Wednesday, November 4, 2009

Bad excuses for bad security

This document explains Pidgin's policies on storing passwords. In effect, they are:

  • Most passwords sent over IM services are plain-text, so a man-in-the-middle can sniff them.
  • Other IM clients are equally insecure.
  • You should not save the password at all because then nobody can attempt to decipher it.
  • Obfuscating passwords isn't secure. (Even though a real encrypted stored password isn't obfuscation)
  • You shouldn't store sensitive data if there is a possibility someone might try to access it.
  • It won't kill you to type your password every time you log in.
  • We would rather you use a "desktop keyring" which isn't even portable or finished being written yet.

These explanations are really a verbose way of saying "we don't feel like implementing good security." I've been using Mozilla and Thunderbird for years now with a master password, which works similarly to a desktop keychain.

The idea is simple: encrypt the passwords in a database with a central key. When the application is opened or a login is attempted, ask the user for the master password. If it is correct, unlock the database and get the credentials you need. This way only the user of the current session of the application can access the stored passwords.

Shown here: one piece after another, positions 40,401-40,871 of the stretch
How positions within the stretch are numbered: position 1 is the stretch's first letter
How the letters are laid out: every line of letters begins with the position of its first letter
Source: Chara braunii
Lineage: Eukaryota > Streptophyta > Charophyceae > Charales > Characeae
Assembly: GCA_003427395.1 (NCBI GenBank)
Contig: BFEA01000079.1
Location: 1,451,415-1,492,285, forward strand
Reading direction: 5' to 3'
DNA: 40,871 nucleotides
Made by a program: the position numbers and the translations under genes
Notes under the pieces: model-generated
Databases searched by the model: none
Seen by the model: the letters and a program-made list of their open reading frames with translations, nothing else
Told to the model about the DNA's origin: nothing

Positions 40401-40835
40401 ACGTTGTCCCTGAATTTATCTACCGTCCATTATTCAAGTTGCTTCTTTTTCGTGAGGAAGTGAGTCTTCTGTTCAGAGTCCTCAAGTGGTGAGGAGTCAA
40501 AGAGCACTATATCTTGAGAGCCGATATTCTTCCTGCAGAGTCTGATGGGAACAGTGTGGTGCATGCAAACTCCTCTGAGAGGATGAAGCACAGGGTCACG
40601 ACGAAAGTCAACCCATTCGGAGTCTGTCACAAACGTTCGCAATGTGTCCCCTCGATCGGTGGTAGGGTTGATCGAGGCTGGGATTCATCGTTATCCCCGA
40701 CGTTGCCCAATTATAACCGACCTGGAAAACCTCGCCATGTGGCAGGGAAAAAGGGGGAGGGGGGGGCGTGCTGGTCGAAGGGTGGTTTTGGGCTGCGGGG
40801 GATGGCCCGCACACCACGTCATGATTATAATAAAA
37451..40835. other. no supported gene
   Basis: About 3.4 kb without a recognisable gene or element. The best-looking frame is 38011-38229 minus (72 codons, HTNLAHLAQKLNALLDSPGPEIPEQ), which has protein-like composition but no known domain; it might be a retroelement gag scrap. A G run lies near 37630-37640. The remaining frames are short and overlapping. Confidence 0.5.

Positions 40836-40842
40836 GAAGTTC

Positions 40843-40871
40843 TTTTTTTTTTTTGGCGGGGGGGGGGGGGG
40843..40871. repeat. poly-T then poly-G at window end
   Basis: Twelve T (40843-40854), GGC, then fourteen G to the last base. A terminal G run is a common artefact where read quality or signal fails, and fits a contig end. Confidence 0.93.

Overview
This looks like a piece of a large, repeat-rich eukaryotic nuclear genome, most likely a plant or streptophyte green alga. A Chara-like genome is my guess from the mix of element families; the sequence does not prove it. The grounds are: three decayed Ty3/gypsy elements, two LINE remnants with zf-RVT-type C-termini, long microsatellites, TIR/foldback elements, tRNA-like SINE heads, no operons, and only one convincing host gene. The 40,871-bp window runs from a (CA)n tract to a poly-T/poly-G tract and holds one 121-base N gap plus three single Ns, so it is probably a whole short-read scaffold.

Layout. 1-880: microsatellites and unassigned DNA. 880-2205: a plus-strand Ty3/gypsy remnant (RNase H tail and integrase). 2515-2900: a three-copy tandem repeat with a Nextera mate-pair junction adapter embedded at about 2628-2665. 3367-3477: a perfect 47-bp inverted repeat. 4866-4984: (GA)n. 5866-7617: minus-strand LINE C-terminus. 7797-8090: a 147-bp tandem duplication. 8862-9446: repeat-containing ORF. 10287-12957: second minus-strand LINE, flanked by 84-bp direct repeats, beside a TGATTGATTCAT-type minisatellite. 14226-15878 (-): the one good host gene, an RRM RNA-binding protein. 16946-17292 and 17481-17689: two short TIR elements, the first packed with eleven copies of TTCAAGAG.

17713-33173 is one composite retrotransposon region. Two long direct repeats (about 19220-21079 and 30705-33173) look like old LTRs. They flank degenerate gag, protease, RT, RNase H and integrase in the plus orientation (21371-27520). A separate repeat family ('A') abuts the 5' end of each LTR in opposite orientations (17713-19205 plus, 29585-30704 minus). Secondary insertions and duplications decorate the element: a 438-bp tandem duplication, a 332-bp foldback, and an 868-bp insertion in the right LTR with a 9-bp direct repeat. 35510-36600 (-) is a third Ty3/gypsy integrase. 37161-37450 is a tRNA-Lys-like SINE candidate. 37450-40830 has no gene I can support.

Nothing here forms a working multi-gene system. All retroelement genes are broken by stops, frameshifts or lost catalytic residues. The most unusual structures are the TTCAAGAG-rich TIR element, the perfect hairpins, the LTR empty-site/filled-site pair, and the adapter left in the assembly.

What you gain is "security on disk": that is, the data on the hard drive is secure. There are still plenty of ways to extract the passwords from a running system, but if the system is compromised it's less likely an attacker can get the password if they had to extract it from disk. This is most useful for laptops and corporate workstations where you don't necessarily control access to the hard drive.

Policies like the one described above should not be tolerated in the open-source community. It's clear to anyone who actually cares about the integrity of their data that these developers are simply refusing to implement a modicum of good security because they have issues with people's perception of security. I don't agree with obfuscating passwords - if you're just scrambling it on the disk without a master password that's no security at all. But a master password allows true encryption of the password database and thus secures the data on disk.

It would be nice if we could all have encrypted hard drives and encrypted home directories. Alas, not every environment is so flexible.

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